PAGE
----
The discussion between scholars during the session revealed concerns about the level of philosophical abstraction at which Butler is working. While some scholars defended her methodology, pointing out her very material strategies for resistance against material and social relations of power, other scholars wanted a more concrete account of the social predicament which she describes. The point was made of Butler’s position as a privileged white woman who seems to exist outside of the conditions of ‘social death’, e.g. slavery, statelessness, unemployment and poverty, which she attributes to others.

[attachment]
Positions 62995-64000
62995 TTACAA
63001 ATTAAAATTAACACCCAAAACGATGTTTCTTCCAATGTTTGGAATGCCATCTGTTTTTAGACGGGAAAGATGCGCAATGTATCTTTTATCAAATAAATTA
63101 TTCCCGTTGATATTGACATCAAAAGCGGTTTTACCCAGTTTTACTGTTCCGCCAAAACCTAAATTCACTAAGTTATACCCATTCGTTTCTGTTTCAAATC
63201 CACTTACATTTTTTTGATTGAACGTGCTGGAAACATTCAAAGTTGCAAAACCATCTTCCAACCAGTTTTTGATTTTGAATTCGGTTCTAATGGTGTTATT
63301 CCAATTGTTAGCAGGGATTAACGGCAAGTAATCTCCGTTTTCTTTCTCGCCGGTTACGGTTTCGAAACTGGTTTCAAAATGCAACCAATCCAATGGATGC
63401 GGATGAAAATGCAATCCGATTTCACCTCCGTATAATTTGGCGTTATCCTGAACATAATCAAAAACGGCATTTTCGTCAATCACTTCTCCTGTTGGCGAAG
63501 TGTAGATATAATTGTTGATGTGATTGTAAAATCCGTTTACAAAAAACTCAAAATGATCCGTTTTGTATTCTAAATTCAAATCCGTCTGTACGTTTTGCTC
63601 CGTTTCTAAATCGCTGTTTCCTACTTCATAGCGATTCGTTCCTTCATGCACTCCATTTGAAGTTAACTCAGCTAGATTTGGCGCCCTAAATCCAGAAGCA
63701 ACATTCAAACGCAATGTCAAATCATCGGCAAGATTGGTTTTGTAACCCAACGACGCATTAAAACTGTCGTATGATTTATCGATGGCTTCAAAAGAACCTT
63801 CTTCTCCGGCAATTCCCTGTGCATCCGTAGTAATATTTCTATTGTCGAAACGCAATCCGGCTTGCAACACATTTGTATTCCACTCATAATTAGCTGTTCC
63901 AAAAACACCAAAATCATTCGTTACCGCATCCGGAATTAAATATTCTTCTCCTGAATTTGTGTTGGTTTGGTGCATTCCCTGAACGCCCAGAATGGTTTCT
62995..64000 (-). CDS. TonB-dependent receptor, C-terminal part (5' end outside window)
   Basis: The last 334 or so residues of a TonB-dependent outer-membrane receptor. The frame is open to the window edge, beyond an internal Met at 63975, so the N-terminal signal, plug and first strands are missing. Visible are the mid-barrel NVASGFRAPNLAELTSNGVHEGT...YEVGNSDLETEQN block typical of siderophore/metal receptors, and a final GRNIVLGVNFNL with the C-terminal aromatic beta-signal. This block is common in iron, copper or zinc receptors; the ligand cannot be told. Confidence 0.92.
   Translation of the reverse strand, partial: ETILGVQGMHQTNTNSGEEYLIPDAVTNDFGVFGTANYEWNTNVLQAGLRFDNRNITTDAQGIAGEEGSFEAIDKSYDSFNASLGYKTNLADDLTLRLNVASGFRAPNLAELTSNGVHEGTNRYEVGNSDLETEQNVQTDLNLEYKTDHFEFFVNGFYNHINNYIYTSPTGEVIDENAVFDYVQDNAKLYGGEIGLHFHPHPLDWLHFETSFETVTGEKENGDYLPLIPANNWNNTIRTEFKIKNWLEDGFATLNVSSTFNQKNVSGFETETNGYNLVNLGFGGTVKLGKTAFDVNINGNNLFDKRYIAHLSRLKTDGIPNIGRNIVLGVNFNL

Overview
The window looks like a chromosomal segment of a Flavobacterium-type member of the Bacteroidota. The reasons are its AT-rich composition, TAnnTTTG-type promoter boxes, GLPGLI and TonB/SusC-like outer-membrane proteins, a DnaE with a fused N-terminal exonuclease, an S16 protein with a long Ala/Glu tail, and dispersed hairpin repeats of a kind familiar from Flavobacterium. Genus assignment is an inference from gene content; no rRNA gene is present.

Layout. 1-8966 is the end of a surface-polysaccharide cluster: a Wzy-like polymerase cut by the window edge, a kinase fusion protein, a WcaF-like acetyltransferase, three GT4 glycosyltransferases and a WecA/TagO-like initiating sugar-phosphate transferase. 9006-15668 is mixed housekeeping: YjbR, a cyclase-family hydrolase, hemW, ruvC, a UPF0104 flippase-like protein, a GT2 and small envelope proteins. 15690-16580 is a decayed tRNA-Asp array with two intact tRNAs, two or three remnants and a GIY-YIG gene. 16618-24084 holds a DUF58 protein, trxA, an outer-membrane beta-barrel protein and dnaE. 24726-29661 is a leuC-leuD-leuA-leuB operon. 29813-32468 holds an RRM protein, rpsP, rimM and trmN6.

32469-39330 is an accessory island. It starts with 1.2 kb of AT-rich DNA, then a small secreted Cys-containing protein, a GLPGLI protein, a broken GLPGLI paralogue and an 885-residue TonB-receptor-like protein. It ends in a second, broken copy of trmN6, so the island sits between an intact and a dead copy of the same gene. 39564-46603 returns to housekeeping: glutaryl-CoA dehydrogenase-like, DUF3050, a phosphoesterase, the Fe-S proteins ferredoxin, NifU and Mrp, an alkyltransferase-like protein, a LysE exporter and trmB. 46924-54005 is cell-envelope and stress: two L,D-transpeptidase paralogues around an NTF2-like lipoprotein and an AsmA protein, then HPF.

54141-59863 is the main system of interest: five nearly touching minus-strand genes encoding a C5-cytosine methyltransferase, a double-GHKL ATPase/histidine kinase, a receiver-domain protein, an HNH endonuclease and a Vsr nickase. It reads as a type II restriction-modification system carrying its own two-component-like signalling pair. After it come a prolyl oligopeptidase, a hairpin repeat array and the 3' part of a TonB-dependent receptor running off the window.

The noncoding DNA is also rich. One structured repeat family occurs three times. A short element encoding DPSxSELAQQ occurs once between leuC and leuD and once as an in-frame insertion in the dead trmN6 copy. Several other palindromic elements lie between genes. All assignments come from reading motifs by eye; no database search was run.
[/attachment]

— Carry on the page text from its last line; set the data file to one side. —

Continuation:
Scholars spoke movingly during the session about their own experiences of living with death and dying among friends, relatives and colleagues. There was a long discussion about the power of ritual as a part of grieving, e.g. attendance at funerals, or through meditation, which, in the case Zen Buddhism, offers a way by which life and death might be transcendended, as Enlightenment. Scholars gave examples of how other cultures remain connected to those who have physically died, through lived memories and other memorials. Grieving is, indeed, a key concept for Butler who highlights the power of the collective funeral as a political act of insurgency against those who do not recognise the lives of those who have died, i,e, those who will not be grieved: ‘the ungrievable’.